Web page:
All hail Mary

Like many other people, I'm pretty bummed out about the closure of the Rocky Mountain News. But for me, it's mainly because Mary Chandler (pictured), the paper's ace art reporter, is now out of a job.

Chandler graduated from the University of Missouri in 1970, and she's worked in the business ever since, at places like the Miami Herald and People magazine. It was in 1987 that she came to the Rocky, first as an architecture writer and then expanding her gig into art coverage. From the start, she took her job seriously and devoted what was apparently her every waking hour to it, carrying out her duties according to the highest standards imaginable. It may be a slight exaggeration to say that she saw every exhibit in town, but she definitely tried to. And that was the least of it. She also attended innumerable (and unimaginably boring) meetings. In this way, she was able to write about art funding, historic preservation and architecture in a format that no one else has done in Denver.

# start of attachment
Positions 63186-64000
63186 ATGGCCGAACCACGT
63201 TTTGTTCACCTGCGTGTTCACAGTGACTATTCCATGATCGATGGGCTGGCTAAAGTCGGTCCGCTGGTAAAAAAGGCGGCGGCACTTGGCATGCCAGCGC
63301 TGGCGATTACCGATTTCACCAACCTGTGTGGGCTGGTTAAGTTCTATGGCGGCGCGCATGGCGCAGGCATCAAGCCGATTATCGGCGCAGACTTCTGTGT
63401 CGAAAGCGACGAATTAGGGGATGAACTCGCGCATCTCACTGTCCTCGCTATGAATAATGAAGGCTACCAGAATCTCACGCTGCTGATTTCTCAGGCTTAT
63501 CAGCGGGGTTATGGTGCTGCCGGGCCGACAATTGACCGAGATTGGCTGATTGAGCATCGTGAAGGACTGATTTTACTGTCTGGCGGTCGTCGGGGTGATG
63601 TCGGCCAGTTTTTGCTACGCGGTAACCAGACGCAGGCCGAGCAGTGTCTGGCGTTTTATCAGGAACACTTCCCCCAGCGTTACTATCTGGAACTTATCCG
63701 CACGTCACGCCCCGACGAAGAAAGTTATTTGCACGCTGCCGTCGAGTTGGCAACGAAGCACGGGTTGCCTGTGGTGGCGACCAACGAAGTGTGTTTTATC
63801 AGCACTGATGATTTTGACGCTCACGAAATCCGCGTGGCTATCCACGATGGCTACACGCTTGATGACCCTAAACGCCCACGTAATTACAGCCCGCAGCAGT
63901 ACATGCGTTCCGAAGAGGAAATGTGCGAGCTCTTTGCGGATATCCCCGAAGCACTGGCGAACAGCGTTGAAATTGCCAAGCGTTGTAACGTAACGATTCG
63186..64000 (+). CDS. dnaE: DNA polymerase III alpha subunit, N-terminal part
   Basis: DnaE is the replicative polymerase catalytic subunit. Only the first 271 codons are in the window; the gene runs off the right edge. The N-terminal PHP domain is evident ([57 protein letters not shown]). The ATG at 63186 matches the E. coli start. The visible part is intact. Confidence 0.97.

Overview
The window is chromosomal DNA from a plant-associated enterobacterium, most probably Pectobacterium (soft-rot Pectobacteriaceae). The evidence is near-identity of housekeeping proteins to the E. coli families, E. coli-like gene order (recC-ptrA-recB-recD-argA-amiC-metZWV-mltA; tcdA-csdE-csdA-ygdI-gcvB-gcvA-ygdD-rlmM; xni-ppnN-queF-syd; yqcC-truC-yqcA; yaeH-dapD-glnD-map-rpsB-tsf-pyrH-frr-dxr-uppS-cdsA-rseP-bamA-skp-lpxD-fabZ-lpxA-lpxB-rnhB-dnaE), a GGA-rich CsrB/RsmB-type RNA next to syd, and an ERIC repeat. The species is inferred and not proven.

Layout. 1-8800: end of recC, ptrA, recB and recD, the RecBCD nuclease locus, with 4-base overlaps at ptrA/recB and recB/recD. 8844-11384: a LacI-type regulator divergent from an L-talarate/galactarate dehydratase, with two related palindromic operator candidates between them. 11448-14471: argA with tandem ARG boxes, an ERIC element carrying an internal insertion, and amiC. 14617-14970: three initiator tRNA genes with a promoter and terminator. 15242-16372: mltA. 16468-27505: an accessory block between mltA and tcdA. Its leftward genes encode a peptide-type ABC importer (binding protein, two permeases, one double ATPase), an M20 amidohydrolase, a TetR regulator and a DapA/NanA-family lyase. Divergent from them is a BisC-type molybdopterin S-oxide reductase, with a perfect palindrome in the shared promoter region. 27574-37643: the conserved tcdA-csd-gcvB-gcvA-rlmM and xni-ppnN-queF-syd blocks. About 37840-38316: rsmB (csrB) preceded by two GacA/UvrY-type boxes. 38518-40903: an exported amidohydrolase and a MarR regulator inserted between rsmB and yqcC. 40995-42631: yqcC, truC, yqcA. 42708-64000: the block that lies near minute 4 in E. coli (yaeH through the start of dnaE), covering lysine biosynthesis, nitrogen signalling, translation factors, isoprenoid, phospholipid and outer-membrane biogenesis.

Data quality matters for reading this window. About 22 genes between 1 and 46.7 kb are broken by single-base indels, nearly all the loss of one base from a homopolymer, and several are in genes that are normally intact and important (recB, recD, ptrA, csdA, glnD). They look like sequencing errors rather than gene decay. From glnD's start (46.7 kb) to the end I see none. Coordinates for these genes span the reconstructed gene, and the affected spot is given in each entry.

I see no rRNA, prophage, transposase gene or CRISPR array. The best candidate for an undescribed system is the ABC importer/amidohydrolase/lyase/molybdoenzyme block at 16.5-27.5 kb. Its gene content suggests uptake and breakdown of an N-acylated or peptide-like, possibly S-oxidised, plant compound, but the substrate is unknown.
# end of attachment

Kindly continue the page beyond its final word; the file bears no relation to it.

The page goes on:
With the Rocky going up in smoke, the art community has been reeling. A reception for Chandler, co-hosted by the Denver Office of Cultural Affairs, was held on March 11, and a celebration dubbed "Mary Day" is planned for March 28 at Ironton Studios (3636 Chestnut Place,, to run from 6 to 9 p.m. And there's been a grassroots campaign that has led to the sending of hundreds of e-mails to Denver Post editor Greg Moore, urging him to hire Chandler (see our Latest Word blog at I wonder if Moore would have had to deal with hundreds of e-mails had he failed to hire Vincent Carroll, Penny Parker or Bill Johnson? Probably not.


Mary Chandler

Chandler is now blogging at and is part of a group aiming to start a culture website. She may be down, but she's definitely not out.


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